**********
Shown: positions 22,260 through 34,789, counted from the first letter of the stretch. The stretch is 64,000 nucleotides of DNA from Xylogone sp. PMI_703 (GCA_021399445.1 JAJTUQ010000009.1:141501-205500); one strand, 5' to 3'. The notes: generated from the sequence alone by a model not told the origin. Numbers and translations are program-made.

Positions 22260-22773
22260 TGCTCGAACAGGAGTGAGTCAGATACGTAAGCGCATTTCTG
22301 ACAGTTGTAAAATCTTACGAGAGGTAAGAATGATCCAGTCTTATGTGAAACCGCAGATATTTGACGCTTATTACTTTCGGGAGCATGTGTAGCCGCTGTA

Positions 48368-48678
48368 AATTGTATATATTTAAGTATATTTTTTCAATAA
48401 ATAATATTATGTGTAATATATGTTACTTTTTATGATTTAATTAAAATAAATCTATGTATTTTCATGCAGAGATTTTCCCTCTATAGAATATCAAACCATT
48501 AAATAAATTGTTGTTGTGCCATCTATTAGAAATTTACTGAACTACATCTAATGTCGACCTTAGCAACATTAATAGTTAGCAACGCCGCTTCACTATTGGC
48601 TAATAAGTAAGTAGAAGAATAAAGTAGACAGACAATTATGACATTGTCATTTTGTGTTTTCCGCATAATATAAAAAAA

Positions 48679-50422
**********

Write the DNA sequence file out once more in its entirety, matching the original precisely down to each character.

Shown: positions 22,260 through 34,789, counted from the first letter of the stretch. The stretch is 64,000 nucleotides of DNA from Xylogone sp. PMI_703 (GCA_021399445.1 JAJTUQ010000009.1:141501-205500); one strand, 5' to 3'. The notes: generated from the sequence alone by a model not told the origin. Numbers and translations are program-made.

Positions 22260-22773
22260 TGCTCGAACAGGAGTGAGTCAGATACGTAAGCGCATTTCTG
22301 ACAGTTGTAAAATCTTACGAGAGGTAAGAATGATCCAGTCTTATGTGAAACCGCAGATATTTGACGCTTATTACTTTCGGGAGCATGTGTAGCCGCTGTA

Positions 48368-48678
48368 AATTGTATATATTTAAGTATATTTTTTCAATAA
48401 ATAATATTATGTGTAATATATGTTACTTTTTATGATTTAATTAAAATAAATCTATGTATTTTCATGCAGAGATTTTCCCTCTATAGAATATCAAACCATT
48501 AAATAAATTGTTGTTGTGCCATCTATTAGAAATTTACTGAACTACATCTAATGTCGACCTTAGCAACATTAATAGTTAGCAACGCCGCTTCACTATTGGC
48601 TAATAAGTAAGTAGAAGAATAAAGTAGACAGACAATTATGACATTGTCATTTTGTGTTTTCCGCATAATATAAAAAAA

Positions 48679-50422